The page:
One of England's most versatile character actors, Jim Broadbent has been giving reliably excellent performances on the stage and screen for years. Particularly known for his numerous collaborations with director Mike Leigh, Broadbent was shown to superlative effect in Leigh's Topsy-Turvy, winning the Venice Film Festival's Volpi Cup for his portrayal of British lyricist and playwright W.S. Gilbert.
Born in Lincolnshire, England, in 1949, Broadbent trained at the London Academy of Music and Dramatic Arts. Following his 1972 graduation, he began his professional career on the stage, performing with the Royal National Theatre, the Royal Shakespeare Company, and as part of the National Theatre of Brent, a two-man troupe he co-founded that performed reduced histories. In addition to his theatrical work, Broadbent did steady work on television, acting for such directors as Mike Newell and Stephen Frears.
Broadbent made his film debut in 1978 with a small part in Jerzy Skolimowski's The Shout. He went on to work with such directors as Stephen Frears (The Hit, 1984) and Terry Gilliam (Time Bandits , Brazil ), but it was through his collaboration with Leigh that Broadbent first became known to an international film audience. In 1991, he starred in Leigh's Life Is Sweet, a domestic comedy that cast him as a good-natured cook who dreams of running his own business.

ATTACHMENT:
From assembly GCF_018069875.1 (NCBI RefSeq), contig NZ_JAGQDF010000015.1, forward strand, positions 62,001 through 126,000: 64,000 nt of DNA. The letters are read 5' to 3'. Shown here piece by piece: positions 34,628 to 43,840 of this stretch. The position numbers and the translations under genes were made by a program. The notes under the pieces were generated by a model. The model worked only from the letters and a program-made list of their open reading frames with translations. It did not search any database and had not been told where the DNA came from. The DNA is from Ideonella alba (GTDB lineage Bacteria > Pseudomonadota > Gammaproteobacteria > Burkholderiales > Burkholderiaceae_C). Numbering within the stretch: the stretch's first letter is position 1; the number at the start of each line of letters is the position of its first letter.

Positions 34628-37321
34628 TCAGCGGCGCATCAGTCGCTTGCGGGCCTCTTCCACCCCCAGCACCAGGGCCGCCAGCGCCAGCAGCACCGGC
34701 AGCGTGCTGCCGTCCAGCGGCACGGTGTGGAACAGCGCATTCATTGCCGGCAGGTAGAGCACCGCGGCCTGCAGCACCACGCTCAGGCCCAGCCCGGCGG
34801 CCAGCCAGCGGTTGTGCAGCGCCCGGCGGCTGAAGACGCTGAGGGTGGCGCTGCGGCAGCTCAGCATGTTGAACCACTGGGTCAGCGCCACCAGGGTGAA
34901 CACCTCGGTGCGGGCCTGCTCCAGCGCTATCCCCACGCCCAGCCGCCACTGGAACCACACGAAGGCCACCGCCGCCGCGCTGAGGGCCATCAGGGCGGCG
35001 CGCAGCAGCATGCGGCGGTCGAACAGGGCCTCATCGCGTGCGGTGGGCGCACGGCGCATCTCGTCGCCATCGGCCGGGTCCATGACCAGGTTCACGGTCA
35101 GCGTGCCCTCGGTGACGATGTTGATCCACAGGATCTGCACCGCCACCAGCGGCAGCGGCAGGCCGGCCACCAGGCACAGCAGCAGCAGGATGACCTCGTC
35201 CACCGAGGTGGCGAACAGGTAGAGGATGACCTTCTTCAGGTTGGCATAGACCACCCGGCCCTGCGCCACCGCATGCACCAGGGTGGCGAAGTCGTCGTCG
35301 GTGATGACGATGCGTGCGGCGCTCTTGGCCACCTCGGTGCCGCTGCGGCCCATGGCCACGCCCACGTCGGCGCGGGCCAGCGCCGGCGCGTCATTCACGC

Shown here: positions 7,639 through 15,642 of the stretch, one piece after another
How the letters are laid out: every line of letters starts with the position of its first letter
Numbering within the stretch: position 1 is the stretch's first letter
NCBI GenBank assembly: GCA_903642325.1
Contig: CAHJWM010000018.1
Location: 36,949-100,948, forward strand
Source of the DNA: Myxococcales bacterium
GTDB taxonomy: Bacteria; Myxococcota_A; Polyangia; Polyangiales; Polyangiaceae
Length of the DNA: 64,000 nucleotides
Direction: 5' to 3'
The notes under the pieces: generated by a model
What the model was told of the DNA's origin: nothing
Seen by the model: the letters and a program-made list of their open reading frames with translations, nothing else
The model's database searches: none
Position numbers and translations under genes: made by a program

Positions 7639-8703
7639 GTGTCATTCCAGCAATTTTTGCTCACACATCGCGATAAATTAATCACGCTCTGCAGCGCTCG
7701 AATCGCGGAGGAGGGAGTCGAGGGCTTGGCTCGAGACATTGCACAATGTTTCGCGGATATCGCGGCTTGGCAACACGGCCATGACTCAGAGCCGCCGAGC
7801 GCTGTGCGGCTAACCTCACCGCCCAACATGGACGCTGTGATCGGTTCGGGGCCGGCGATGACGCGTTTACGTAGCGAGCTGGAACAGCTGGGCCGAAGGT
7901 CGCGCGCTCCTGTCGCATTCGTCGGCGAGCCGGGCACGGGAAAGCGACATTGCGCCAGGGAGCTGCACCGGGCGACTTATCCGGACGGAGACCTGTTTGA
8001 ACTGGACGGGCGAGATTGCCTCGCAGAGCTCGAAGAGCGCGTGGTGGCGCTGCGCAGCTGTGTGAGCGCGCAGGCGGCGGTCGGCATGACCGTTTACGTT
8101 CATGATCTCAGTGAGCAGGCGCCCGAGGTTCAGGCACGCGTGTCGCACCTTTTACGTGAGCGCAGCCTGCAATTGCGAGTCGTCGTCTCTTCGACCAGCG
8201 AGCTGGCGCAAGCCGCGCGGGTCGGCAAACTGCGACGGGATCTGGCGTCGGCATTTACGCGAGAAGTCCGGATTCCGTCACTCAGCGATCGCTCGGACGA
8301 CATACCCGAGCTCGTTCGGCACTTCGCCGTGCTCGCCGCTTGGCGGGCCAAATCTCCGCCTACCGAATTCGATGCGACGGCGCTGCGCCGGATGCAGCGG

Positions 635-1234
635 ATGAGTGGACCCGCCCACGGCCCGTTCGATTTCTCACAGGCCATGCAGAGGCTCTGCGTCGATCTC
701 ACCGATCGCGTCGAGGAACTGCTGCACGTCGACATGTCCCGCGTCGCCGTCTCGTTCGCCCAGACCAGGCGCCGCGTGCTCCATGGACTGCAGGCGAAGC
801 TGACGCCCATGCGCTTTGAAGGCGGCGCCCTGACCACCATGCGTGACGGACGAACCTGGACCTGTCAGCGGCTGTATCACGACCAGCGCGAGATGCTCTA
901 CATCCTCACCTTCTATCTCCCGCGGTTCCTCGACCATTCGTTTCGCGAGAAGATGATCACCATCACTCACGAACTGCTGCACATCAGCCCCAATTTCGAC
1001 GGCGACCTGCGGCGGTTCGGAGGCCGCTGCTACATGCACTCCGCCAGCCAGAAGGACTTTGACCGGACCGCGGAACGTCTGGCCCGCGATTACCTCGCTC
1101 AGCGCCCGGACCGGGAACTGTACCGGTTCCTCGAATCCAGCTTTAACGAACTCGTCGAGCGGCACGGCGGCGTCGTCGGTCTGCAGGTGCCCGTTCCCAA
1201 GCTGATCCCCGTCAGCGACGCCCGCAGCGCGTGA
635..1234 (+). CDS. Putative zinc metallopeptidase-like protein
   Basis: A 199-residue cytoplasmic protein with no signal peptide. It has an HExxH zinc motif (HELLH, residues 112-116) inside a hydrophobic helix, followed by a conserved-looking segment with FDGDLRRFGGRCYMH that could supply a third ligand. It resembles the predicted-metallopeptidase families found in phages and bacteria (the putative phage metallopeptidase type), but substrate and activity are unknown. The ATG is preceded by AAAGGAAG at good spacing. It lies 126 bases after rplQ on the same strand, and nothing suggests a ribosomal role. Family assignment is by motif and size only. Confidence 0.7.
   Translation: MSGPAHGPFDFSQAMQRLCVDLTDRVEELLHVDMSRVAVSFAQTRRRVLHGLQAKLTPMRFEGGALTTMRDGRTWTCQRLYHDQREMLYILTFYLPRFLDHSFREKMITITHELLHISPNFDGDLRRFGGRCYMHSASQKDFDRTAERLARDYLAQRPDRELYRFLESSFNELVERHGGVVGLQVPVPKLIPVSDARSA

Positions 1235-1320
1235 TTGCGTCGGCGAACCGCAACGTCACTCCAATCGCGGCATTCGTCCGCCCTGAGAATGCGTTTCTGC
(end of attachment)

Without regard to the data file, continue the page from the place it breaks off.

Broadbent gained further visibility the following year with substantial roles in Neil Jordan's The Crying Game and Newell's Enchanted April, and he could subsequently be seen in such diverse fare as Woody Allen's Bullets Over Broadway (1994), Widows' Peak (1994), Richard Loncraine's highly acclaimed adaptation of Shakespeare's Richard III (1996), and Little Voice (1998), the last of which cast him as a seedy nightclub owner. Appearing primarily as a character actor in these films, Broadbent took center stage for Leigh's Topsy-Turvy (1999), imbuing the mercurial W.S. Gilbert with emotional complexity and comic poignancy. Roles in Bridget Jones's Diary, Moulin Rogue, and Iris made 2001 quite a marquee year for Broadbent; the actor earned both an Oscar and a Golden Globe for his affecting turn in Iris.
He remained one of the most respected actors of his generation and continued to work steadily for directors all over the world. In 2002 he was cast in Martin Scorsese's epic historical drama Gangs of New York. In 2003 he took a cameo part in Bright Young Things. In 2004 he returned for the Bridget Jones sequel, and took a bit part in Mike Leigh's Vera Drake. He worked in a number o animated films including Doogal, Valiant, and Robots. In 2007 he had the title role in Longford, a historical drama about the infamous Moor Murders, and the next year he was part of Indiana Jones and the Kingdom of the Crystal Skulls.
As the 2010's continued, Broadbent would remain a vital, respected, and beloved force on screen, appearing most memorably in projects like The Young Victoria and The Iron Lady.